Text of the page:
I said these awful, ignorant things on the phone to my sister regarding Harriet Miers' nomination to the Supreme Court in 2005. It was one of those phone calls I frequently have with my sister where we both blather on and on with authority when really we're just trying to make sense of our thoughts on a subject.
I meant what I said, though not deeply. I was twenty-six, and wasn't a wife or mother myself. I aspired to be, though, and couldn't imagine what a woman like Ms. Miers' had been doing all of this time. Besides, you know, careering.
I had lunch recently with an old friend who has been fairly open about her lack of desire to bear children. But she's been with her partner for years now and is trying to figure out what she wants in the next stage of her life. Was it family? Will she regret it if they don't ever have children?
She's not sure her motivations are valid. She can't imagine life with a child. But she doesn't hate the idea anymore.
There was a guest at my housewarming party last weekend that I've known for a long time. She is one of those Super Moms. Not the competitive kind of Super Mom, but the Super Mom that lives every morsel of life within the joy of parenting her child.
She was the last person I would ever guess would turn to me and say, "It's not enough for me. I want something more for myself."
You know what has surprised me the very most about becoming a parent? How non-changed I am.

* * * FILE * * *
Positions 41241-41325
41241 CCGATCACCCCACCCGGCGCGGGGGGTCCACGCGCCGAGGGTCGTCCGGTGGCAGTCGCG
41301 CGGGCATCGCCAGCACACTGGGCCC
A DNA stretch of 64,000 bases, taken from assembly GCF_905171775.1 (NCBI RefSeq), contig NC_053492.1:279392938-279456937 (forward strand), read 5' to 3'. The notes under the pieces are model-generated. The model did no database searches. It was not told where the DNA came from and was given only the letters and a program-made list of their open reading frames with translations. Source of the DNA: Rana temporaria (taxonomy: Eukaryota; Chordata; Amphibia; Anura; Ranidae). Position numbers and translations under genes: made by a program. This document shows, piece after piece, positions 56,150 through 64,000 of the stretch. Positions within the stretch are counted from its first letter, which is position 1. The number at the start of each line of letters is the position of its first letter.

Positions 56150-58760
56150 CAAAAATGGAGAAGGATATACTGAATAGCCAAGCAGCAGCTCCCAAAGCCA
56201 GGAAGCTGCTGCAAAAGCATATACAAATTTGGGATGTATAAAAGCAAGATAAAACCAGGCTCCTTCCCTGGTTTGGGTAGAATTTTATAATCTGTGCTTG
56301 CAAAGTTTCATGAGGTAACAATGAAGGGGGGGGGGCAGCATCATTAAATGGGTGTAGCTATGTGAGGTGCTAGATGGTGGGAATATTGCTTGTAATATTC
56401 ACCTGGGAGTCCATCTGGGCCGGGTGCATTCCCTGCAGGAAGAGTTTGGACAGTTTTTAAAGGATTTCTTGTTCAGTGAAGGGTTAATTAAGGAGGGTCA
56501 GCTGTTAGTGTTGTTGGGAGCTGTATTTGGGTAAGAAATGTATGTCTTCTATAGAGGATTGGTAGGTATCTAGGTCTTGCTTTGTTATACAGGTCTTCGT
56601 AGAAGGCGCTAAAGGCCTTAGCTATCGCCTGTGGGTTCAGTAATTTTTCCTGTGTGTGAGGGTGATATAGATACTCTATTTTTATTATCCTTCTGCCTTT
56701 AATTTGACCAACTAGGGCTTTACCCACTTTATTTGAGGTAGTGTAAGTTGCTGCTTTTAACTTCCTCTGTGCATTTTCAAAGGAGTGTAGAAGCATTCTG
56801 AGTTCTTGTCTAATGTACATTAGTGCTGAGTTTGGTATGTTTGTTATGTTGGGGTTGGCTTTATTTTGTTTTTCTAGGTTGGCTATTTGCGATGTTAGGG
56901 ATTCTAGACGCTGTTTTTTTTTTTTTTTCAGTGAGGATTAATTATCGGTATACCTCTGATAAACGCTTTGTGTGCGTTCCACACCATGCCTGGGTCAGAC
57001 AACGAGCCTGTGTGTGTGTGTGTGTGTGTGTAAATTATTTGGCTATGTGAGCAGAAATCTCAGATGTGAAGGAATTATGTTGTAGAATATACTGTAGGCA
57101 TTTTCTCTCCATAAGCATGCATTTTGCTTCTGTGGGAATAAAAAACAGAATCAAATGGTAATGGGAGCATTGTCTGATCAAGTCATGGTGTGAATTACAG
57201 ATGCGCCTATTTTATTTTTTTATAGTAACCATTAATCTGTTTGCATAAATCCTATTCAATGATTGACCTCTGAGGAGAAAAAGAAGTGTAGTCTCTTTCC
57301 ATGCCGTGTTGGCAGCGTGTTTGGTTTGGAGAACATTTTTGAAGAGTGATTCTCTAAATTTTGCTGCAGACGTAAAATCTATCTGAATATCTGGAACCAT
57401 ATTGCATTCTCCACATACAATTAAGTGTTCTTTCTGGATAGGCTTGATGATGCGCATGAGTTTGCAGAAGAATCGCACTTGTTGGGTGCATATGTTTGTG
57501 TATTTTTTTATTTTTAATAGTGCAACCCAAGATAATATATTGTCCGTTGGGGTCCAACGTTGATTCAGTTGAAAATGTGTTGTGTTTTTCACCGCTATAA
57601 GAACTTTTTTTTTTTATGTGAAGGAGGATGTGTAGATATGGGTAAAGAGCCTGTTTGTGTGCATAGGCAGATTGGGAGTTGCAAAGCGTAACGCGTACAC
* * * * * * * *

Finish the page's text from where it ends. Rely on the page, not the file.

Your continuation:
I was prepared for the world to start spinning the other direction. I thought that women were transformed - for better or worse - when they took on the Mom title.
But I'm the same person. With very few exceptions, my longtime friends who have become parents are the same at their core that they were before there was a little person in their home.
I'm more patient, with a bigger heart, surviving on less sleep. But I am, in my very soul, the exact same Laura.
I'm positive as time goes on that motherhood will continue to mold me and shape me and secure itself as a thick thread of my being. But maybe not more than being a wife or daughter or sister changes me. I believe who we are dictates the way we play our roles, not the other way around.
I am honored to be a mom. It will (probably) be the most important role I'll ever play. But it is not the whole of my life, and it doesn't make me any more or less a woman.
It took me becoming a mom to understand that I'm not more than as one.